How to Use MPI

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Basics

This will give you a general overview of how to compile and execute a program that has been parallelized with MPI. Many of the options listed below are the same for both Open MPI and Intel MPI, however, be care if they do differentiate.


Loading the Correct Modules

Open MPI

To ensure that the Open MPI module is loaded, check the output of the following command:

$ module list

In case it has not been loaded yet, type

$ module load openmpi

If you are currently using IntelMPIt, type

$ module switch intelmpi openmpi

IntelMPI

Look for "intelmpi" in the output of this command:

$ module list

In case it did not appear in the output, you have to load the module by typing

$ module load intelmpi

If Open MPI has already been loaded, switch to IntelMPI like this:

$ module switch openmpi intelmpi


How to Compile MPI Code

There are two MPI compilers, one for C/C++ and one for Fortran, but they share most command line options. Depending on whether your code is written in C or Fortran, follow the instructions in one of the tables below. Make sure to replace the arguments inside <…> with specific values.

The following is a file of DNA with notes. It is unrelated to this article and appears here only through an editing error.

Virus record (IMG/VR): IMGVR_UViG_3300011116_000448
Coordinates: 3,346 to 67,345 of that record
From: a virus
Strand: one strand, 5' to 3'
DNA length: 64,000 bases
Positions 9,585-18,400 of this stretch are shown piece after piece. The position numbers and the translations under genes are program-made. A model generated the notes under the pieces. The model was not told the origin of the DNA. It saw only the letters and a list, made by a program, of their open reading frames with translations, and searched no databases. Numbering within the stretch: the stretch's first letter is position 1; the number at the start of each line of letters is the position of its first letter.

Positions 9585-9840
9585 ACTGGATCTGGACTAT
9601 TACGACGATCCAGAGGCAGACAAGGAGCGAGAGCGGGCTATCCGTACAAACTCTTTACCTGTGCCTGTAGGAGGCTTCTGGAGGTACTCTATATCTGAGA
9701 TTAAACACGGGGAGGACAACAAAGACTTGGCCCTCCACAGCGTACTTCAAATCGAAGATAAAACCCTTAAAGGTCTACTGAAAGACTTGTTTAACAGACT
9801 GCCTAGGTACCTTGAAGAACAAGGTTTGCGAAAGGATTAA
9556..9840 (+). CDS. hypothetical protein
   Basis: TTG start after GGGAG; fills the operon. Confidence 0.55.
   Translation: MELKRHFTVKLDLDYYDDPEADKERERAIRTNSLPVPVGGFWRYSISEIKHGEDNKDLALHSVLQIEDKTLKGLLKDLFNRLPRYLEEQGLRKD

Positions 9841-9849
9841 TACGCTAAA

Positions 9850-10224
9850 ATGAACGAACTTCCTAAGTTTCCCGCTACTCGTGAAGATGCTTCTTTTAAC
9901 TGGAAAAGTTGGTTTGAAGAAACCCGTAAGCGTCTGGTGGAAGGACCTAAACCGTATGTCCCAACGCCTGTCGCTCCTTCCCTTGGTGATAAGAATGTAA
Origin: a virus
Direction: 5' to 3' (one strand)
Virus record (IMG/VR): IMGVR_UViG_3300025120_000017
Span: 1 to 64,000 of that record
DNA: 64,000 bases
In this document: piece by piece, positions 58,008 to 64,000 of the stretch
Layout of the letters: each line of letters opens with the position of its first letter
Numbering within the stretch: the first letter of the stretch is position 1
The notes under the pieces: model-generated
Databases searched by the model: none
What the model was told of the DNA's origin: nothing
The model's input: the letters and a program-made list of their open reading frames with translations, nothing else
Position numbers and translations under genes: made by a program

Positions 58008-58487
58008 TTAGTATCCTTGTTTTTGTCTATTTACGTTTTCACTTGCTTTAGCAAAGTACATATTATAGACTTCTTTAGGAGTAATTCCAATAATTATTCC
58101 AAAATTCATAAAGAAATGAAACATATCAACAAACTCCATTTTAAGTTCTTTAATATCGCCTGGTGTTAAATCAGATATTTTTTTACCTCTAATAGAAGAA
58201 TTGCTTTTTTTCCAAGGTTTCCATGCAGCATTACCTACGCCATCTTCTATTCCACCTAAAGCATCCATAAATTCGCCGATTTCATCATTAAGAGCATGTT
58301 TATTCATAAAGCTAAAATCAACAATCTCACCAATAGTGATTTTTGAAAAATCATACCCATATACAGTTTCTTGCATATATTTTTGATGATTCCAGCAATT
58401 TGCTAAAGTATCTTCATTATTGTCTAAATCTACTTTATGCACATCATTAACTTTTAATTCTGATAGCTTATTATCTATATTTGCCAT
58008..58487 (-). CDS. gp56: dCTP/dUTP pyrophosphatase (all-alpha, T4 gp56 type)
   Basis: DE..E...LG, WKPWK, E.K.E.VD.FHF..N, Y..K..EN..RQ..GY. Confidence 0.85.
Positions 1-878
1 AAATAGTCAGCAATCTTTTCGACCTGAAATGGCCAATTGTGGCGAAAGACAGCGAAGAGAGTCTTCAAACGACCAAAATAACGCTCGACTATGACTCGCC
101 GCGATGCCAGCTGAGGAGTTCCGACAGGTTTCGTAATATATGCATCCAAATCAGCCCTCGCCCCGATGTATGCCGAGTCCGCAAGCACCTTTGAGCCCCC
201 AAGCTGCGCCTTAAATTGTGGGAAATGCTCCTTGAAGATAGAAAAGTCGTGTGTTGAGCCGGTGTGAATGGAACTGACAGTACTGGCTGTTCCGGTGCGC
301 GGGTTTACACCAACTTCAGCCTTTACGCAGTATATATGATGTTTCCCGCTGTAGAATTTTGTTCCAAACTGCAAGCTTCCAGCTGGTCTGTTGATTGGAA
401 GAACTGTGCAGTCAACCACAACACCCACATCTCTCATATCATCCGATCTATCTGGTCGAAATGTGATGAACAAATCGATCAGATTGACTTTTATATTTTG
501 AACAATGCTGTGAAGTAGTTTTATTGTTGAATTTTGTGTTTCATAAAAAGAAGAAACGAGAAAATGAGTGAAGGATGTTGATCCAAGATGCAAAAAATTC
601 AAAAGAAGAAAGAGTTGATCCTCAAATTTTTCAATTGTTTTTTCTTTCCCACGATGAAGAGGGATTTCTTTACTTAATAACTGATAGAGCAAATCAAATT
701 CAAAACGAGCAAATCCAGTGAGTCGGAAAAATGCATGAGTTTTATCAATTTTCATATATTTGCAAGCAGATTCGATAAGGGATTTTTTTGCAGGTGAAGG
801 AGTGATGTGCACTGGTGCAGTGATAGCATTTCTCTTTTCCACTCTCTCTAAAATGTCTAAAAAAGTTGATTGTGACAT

OpenMPI

Use the following command to specify the program you would like to compile (replace <src_file> with a path to your code, e. g. ./myprog.c).

C/C++ Fortran
$ mpicc <src_file> $ mpifort <src_file>

You can also type the command $ mpicc [options] or $ mpifort [options]. There are a few options that come with Open MPI, however, options are more important for running your program. The compiler options might be useful to fetch more information about the Open MPI module you're using.

Options Function
-showme:help print a short help message about the usage and lists all compiler options
-showme:version show Open MPI version


How to Run an MPI Executable

Ensure that your the correct MPI module is loaded (see here).

Don’t forget to put the “-np” or “-n” option as explained below. All the other options listed below are not mandatory.

Option Function
-np <num_procs> or -n <num_procs> number of processes to run
-path <path> look for executables in the directory specified
-q or –quiet suppress helpful messages
-output-filename <name> redirects output into the file <name>.<rank>
--help lists all options available with an explanation